It is thus clear that the plaintiff was entitled to have her case submitted to the jury and that the judgment entered upon the granting of the nonsuit must be reversed, unless other matters sustain the determination of the trial court. We turn now to such matters.
The respondent asserts that: ‘Plaintiff could have seen or observed the location of the shelf in the middle of the aisle had she exercised ordinary care and caution during her shopping tour in the market; the location of the shelf in the middle of the aisle was open, apparent, obvious and visible to plaintiff, and the location of the shelf in the center of the aisle was not a latent or concealed peril.’ The appellant testified that she did not see the object on the floor before she actually stepped on it but she did see it as she stepped on it. She said: ‘It was a dark metal, black, where it was dark metal.’ Before her fall, she was looking at the merchandise on the shelves. It cannot be said that, as a matter of law, the appellant was guilty of contributory negligence. The reasoning of the court in Louie v. Hagstrom's Food Stores, supra, 81 Cal.App.2d 601, 184 P.2d 708, is applicable in the present case. It was there said at page 610 of 81 Cal.App.2d, at page 713 of 184 P.2d: ‘The next contention of defendant is that the evidence, as a matter of law, shows contributory negligence. The contention is predicated upon plaintiff's evidence that she did not look at the floor as she walked towards the entrance of the store. This point is without merit. It is elementary law that contributory negligence becomes a question of law when, and only when, from the facts, reasonable men can draw but one inference, and that an inference that points unerringly to the negligence of plaintiff contributing to the injury. In all other cases the question of contributory negligence is one of fact for the jury. See discussion and cases cited in DeGraf v. Anglo California Nat. Bank, 14 Cal.2d 87, 92 P.2d 899; Parker v. Manchester Hotel Co., 29 Cal.App.2d 446, 85 P.2d 152; Tuttle v. Crawford, 8 Cal.2d 126, 63 P.2d 1128. The exact point now urged by defendant—that the customer is obligated to keep his eyes on the floor—was decided adversely to defendant's contention in Wills v. J. J. Newberry Co., 43 Cal.App.2d 595, at page 601, 111 P.2d 346, where it was stated: ‘Defendant operated a retail store for the purpose of selling goods to customers. In order to promote sales the goods were displayed on counters to attract the attention of the customers. It should be trite to suggest that a customer could not look at the goods on the counters and at the same time keep his eyes on the floor. Since it was the intention of the defendant that its customers should see the goods displayed on the counters, and not have to watch the floor, it should have realized that dangerous substances on the floor would create a dangerous condition and should have acted accordingly.’' See, also, Shipman v. Norton, 154 Cal.App.2d 90, 95–96, 315 P.2d 906.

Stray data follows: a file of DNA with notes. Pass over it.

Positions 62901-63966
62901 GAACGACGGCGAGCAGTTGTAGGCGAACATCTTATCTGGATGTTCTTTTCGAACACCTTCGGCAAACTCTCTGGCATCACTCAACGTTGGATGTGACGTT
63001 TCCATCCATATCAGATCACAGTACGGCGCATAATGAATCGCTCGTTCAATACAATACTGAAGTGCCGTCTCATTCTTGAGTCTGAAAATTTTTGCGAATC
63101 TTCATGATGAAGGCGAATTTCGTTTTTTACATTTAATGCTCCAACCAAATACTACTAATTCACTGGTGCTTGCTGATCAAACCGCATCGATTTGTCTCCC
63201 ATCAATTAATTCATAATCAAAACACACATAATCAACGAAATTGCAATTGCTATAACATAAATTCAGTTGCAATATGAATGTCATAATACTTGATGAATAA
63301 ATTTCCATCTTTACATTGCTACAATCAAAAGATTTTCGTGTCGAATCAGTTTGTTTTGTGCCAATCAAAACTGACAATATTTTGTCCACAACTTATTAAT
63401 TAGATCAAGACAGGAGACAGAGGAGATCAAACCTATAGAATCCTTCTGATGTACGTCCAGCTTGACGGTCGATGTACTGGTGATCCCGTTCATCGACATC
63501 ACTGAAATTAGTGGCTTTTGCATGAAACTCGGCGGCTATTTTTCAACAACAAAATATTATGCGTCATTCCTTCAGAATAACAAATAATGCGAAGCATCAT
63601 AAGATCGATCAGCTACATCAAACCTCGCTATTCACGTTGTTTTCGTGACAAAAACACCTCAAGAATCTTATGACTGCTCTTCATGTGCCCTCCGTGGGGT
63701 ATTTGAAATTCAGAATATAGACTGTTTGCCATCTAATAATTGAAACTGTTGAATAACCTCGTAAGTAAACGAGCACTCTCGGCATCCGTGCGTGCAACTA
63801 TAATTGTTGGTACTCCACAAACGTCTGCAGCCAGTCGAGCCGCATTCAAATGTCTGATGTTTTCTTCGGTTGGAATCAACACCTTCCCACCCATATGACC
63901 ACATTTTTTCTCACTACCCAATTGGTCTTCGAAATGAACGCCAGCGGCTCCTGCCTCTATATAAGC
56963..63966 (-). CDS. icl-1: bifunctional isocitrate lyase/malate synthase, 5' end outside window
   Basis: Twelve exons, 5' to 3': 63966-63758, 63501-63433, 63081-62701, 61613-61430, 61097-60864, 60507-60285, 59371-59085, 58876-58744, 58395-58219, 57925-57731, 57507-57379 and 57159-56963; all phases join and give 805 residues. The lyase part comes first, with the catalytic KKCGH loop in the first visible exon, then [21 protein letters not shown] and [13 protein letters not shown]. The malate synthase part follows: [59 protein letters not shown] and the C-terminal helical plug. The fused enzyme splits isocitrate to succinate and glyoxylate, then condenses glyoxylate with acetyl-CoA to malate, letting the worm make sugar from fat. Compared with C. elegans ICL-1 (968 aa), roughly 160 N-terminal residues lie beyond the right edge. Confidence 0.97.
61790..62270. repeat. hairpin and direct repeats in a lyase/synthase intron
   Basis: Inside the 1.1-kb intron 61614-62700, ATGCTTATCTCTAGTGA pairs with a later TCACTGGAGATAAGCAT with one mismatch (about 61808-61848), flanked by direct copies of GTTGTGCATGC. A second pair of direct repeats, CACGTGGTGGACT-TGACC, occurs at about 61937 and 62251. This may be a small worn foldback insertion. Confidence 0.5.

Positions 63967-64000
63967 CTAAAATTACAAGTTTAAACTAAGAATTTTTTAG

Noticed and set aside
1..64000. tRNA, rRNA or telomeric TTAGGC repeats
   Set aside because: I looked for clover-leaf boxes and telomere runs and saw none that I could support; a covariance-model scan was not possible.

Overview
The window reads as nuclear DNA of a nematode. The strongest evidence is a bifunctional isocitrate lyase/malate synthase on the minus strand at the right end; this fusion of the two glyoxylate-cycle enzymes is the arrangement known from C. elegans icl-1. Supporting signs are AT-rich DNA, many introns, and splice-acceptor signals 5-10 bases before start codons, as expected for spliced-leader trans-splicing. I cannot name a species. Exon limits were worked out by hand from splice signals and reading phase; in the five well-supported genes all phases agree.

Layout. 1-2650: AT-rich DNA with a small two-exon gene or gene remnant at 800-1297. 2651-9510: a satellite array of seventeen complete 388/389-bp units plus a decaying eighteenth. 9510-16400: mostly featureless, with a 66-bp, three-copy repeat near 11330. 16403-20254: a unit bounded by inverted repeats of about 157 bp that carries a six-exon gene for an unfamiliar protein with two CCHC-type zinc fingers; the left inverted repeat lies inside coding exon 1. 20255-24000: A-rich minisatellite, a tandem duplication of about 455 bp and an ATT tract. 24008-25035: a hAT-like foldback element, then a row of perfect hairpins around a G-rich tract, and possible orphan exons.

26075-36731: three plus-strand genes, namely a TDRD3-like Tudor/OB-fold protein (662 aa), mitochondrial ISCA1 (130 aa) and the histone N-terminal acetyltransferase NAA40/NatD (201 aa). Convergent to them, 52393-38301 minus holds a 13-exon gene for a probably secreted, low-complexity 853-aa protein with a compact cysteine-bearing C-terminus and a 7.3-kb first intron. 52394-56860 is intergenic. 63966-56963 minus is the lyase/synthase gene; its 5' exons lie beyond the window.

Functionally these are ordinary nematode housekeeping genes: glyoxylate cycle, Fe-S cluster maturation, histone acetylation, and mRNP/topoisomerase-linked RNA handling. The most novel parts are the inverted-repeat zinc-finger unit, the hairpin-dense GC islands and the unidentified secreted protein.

The inference to be drawn from the appellant's testimony was that her fall was caused by a shelf or rack which had been removed from the display stand and was laying on the floor of the aisleway. However, in her complaint it was alleged: ‘That at said time and place, as aforesaid, Defendants and each of them carelessly and negligently maintained and operated said premises in such a manner so as to cause a display rack to be placed in one of the aisles or walkways used by the patrons of said business, that Plaintiff, while walking along said aisle or walkway, was tripped by said display rack and caused to fall to the floor of said premises.’ But there is no indication in the record that the respondent was harmed by any variance between the pleading and the proof. In this connection, it is to be noted that the deposition of the plaintiff had been taken. The applicable law is stated in Lehmann v. Mitchell, 109 Cal.App.2d 719, at pages 725–726, 241 P.2d 573, at page 577, as follows: ‘Respondents make the further point that the proven facts are different from those alleged in the complaint and that the variance is fatal. However, they do not point out wherein they have been misled by the claimed variance. As is said in the recent case of Hayes v. Richfield Oil Corp., 38 Cal.2d 375, 382, 240 P.2d 580, 584: ‘A variance between the allegations of a pleading and the proof will not be deemed material unless it has actually misled the adverse party to his prejudice in maintaining his action or defense on the merits * * *.’ It is not indicated that either respondent has been misled as to the real issues of fact involved in the case.' See, also, Devens v. Goldberg, 33 Cal.2d 173, 177, 199 P.2d 943; Gudelj v. Gudelj, 41 Cal.2d 202, 212, 259 P.2d 656; Boyd v. White, 128 Cal.App.2d 641, 647, 276 P.2d 92.
In the light in which the evidence must be viewed on a motion for a judgment of nonsuit, it is clear that the motion should not have been granted.
SHINN, P. J., and VALLEE, J., concur.